First in the ring to condemn the Human Rights Act was Ann Widdecombe, the shadow home secretary, who declared that it will be a “disaster”. “Clever lawyers are going to be crawling through this legislation to find cases to bring,” she told the Daily Telegraph, “Common sense seems to have taken a back seat.”

The London Evening Standard – from the same stable as the Daily Mail and rapidly becoming indistinguishable from it – editorialised: “Now that it will be easier for petty criminals to allege that they have been subject to the illegal use of force, or for any sixteen year old delinquent to claim that their right to engage in sex has been curtailed, a large number of time-wasting, vexatious cases can be confidently expected… There is a real danger that some legal decisions, while technically justified under the Convention, will collide with common sense.”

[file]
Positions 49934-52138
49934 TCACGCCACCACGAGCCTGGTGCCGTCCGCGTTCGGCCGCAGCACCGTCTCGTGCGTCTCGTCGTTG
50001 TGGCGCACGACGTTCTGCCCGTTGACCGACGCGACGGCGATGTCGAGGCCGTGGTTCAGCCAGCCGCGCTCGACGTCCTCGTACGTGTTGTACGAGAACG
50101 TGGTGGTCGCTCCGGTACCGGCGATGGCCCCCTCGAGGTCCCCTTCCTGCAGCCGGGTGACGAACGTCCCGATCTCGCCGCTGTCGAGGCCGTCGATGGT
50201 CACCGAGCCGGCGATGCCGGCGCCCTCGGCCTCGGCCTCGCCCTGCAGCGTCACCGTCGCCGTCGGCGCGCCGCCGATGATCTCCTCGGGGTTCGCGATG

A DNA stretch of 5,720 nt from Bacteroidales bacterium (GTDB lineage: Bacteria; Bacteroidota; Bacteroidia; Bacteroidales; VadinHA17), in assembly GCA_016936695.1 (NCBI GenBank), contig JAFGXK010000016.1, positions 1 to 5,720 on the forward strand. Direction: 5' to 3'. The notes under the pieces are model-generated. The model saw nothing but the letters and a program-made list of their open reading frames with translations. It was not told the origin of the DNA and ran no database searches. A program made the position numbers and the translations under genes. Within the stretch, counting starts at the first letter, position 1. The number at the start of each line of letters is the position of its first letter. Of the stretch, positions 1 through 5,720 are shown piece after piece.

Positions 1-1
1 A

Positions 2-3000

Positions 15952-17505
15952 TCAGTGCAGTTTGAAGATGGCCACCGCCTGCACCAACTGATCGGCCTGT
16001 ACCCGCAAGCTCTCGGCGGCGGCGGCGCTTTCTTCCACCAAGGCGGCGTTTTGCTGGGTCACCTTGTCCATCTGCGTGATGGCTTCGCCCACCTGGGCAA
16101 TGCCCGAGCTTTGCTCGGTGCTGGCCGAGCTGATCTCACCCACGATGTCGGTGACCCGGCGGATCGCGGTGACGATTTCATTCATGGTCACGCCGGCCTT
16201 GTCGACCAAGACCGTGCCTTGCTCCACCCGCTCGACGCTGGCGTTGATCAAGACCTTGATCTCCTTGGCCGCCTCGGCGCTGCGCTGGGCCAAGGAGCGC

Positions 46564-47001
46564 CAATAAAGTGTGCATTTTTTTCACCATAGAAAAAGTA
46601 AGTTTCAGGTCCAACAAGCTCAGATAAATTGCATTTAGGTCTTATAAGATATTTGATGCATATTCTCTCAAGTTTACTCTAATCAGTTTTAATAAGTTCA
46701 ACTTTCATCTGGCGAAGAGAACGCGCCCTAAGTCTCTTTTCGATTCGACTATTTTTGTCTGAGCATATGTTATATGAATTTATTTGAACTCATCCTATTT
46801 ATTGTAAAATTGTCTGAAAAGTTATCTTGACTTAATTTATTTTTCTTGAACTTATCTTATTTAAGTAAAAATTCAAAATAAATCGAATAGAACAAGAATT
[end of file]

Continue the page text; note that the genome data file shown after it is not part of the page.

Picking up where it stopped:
If we look closely at what the Standard is saying, we see it for the distortion that it is. Why shouldn’t petty criminals be protected from police brutality? Aren’t they human? And why shouldn’t sixteen-year olds (delinquent or otherwise) make the case for their right to have sex if they want to – surely even teenagers are human? Human rights must be universal or they are meaningless; the idea of some people being more equal than others is a contradiction in terms – and deeply conservative. Yet this notion of “partial equality” is precisely what opponents of the HRA seem to be advocating.

Take Melanie Phillips in the Sunday Times. Writing about plans to give gays a better deal in law, she says the whole debate is now driven by the message that “homosexual behaviour is equal in every sense to heterosexual.” “Indeed,” she wrote, “the whole gay rights agenda is based on the premise that homosexuals merely want to be treated equally to anyone else.” She concedes that it is reasonable that everyone should be treated equally regardless of their sexuality, but then spoils it by saying that it is an error to believe that “tolerance must entail approval, when it means we must put up with things of which we don’t approve.” A second mistake, she says, is “to confuse tolerance of individuals with acceptance of their behaviour.”